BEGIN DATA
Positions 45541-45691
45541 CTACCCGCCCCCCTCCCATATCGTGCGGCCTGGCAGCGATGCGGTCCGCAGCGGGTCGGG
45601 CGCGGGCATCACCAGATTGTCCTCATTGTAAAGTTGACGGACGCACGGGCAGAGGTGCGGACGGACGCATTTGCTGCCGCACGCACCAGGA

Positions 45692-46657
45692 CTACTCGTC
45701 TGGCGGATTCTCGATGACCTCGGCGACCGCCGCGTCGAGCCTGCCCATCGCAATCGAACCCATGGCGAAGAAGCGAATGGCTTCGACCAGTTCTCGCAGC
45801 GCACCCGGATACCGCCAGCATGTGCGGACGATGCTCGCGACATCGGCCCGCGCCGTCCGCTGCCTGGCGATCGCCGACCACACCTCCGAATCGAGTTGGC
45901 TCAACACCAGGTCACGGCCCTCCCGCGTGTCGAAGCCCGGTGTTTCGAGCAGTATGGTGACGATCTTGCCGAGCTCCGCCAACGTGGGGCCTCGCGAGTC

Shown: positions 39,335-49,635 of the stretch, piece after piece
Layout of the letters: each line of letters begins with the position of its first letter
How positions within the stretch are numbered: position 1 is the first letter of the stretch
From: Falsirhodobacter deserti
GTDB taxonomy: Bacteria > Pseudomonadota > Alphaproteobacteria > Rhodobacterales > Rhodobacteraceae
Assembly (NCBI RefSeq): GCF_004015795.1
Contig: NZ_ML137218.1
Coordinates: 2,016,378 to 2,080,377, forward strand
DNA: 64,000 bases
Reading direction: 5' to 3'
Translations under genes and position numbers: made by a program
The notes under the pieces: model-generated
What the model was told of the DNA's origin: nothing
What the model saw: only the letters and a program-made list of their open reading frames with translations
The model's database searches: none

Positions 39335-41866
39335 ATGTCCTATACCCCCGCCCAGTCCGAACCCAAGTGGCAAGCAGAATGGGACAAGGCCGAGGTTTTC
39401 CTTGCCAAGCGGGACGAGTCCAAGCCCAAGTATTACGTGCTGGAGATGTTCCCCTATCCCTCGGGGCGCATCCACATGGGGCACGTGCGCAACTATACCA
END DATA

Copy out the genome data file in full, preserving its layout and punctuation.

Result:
Positions 45541-45691
45541 CTACCCGCCCCCCTCCCATATCGTGCGGCCTGGCAGCGATGCGGTCCGCAGCGGGTCGGG
45601 CGCGGGCATCACCAGATTGTCCTCATTGTAAAGTTGACGGACGCACGGGCAGAGGTGCGGACGGACGCATTTGCTGCCGCACGCACCAGGA

Positions 45692-46657
45692 CTACTCGTC
45701 TGGCGGATTCTCGATGACCTCGGCGACCGCCGCGTCGAGCCTGCCCATCGCAATCGAACCCATGGCGAAGAAGCGAATGGCTTCGACCAGTTCTCGCAGC
45801 GCACCCGGATACCGCCAGCATGTGCGGACGATGCTCGCGACATCGGCCCGCGCCGTCCGCTGCCTGGCGATCGCCGACCACACCTCCGAATCGAGTTGGC
45901 TCAACACCAGGTCACGGCCCTCCCGCGTGTCGAAGCCCGGTGTTTCGAGCAGTATGGTGACGATCTTGCCGAGCTCCGCCAACGTGGGGCCTCGCGAGTC

Shown: positions 39,335-49,635 of the stretch, piece after piece
Layout of the letters: each line of letters begins with the position of its first letter
How positions within the stretch are numbered: position 1 is the first letter of the stretch
From: Falsirhodobacter deserti
GTDB taxonomy: Bacteria > Pseudomonadota > Alphaproteobacteria > Rhodobacterales > Rhodobacteraceae
Assembly (NCBI RefSeq): GCF_004015795.1
Contig: NZ_ML137218.1
Coordinates: 2,016,378 to 2,080,377, forward strand
DNA: 64,000 bases
Reading direction: 5' to 3'
Translations under genes and position numbers: made by a program
The notes under the pieces: model-generated
What the model was told of the DNA's origin: nothing
What the model saw: only the letters and a program-made list of their open reading frames with translations
The model's database searches: none

Positions 39335-41866
39335 ATGTCCTATACCCCCGCCCAGTCCGAACCCAAGTGGCAAGCAGAATGGGACAAGGCCGAGGTTTTC
39401 CTTGCCAAGCGGGACGAGTCCAAGCCCAAGTATTACGTGCTGGAGATGTTCCCCTATCCCTCGGGGCGCATCCACATGGGGCACGTGCGCAACTATACCA